Review – Hardware: Season One #1 – A Wanted Man

Comic Books DC This Week
Hardware #1 variant cover, via DC Comics.

Hardware: Season One #1 – Brandon Thomas, Writer; Denys Cowan, Penciller; Bill Sienkiewicz, Inker; Chris Sotomayor, Colorist

Ray – 8.5/10

Ray: Of all the Milestone revivals, this is probably the one with the highest bar to cross. Hardware isn’t the most marketable of the Milestone heroes (Static) nor is he the one whose original run was the most acclaimed (Icon), and he never got to have the mainstream presence the other two did. What he does have? A raw, relatable story that takes him far above what he could have been in lesser hands—a grittier Steel or a black Tony Stark. There is no shortage of armored heroes out there, but Brandon Thomas starts this one in a unique place—as the most wanted man in America, blamed for triggering the Big Bang that led to the creation of countless superheroes and supervillains.

Beginnings. Via DC Comics.

To bring this to life, you don’t get better than the art team of Cowan and Sienkiewicz, who have been turning out gritty, dark superhero stories for almost four decades. They haven’t lost any of their edge, and this story is a bit more action packed than you usually see from the art team. As Curtis Metcalf flashes back to his youth and how he went from a struggling activist family to being of the most powerful men in the world—and right back down to the bottom—we see him elude countless attacks from paramilitary forces. This is a hero who has no love for “law and order” and has no problem defending himself from what he sees as a frame-job—one set up by the man he called a mentor, Edwin Alva.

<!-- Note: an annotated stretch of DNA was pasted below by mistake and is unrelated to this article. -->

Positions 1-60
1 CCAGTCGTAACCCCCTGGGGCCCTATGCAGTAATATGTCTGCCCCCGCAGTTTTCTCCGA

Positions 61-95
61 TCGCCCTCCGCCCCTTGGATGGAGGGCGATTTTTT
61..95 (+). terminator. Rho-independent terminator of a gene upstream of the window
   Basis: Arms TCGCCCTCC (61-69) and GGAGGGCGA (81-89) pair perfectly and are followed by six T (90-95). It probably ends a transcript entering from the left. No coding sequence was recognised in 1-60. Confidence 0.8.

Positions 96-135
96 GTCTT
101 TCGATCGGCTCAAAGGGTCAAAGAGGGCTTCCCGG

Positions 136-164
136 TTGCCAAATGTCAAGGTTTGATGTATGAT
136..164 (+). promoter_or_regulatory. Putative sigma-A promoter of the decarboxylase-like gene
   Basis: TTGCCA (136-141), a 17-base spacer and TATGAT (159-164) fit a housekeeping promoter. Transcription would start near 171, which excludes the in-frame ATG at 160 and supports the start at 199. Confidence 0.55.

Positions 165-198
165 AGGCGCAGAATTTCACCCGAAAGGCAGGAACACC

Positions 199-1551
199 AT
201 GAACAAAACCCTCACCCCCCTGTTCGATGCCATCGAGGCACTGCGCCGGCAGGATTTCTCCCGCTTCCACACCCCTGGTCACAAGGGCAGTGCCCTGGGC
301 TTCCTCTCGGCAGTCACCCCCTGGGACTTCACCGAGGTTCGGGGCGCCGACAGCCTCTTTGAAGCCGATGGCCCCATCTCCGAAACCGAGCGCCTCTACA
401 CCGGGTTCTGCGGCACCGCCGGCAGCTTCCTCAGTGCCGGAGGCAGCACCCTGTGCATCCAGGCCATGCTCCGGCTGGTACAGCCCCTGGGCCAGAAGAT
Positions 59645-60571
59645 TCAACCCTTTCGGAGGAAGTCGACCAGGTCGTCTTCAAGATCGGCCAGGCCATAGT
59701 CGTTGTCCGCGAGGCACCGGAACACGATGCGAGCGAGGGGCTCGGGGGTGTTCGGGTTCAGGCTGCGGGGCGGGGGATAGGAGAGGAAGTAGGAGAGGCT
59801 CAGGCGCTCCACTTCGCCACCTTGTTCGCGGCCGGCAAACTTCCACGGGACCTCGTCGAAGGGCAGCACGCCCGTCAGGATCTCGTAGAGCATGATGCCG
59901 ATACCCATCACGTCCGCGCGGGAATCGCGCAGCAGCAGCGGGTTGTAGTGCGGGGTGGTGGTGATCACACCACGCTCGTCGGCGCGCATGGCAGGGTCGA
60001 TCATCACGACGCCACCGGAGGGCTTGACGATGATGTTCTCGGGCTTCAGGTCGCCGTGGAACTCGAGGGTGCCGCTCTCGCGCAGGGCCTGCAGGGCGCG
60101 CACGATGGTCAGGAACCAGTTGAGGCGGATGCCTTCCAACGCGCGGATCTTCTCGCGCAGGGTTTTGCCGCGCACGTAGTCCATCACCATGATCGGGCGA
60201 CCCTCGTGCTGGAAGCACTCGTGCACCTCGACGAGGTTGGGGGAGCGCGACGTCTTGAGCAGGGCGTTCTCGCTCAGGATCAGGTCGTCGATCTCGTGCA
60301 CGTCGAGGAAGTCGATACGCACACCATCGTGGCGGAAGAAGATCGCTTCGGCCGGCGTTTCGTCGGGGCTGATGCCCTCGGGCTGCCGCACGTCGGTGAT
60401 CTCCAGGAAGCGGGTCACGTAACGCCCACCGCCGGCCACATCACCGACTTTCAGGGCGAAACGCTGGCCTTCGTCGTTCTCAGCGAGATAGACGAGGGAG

Obviously, Alva is no stranger to the Milestone universe. One of their most iconic villains, he’s a corrupt corporate executive and brilliant scientist. But what’s interesting about this issue is that it seems he’s NOT the man who set Curtis up. If his narration is to be believed, the plot against Curtis was set up by the authorities and Alva actually believes it. That doesn’t make him any less toxic, though. The dialogue between him and Curtis near the end of the issue sets him up as a smug snake with some deeply racist views towards his protege. Starting its tech-hero off with the whole world hunting him down is an intriguing start, but the stakes are high and this first issue is a strong start all-around.

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GeekDad received this comic for review purposes.

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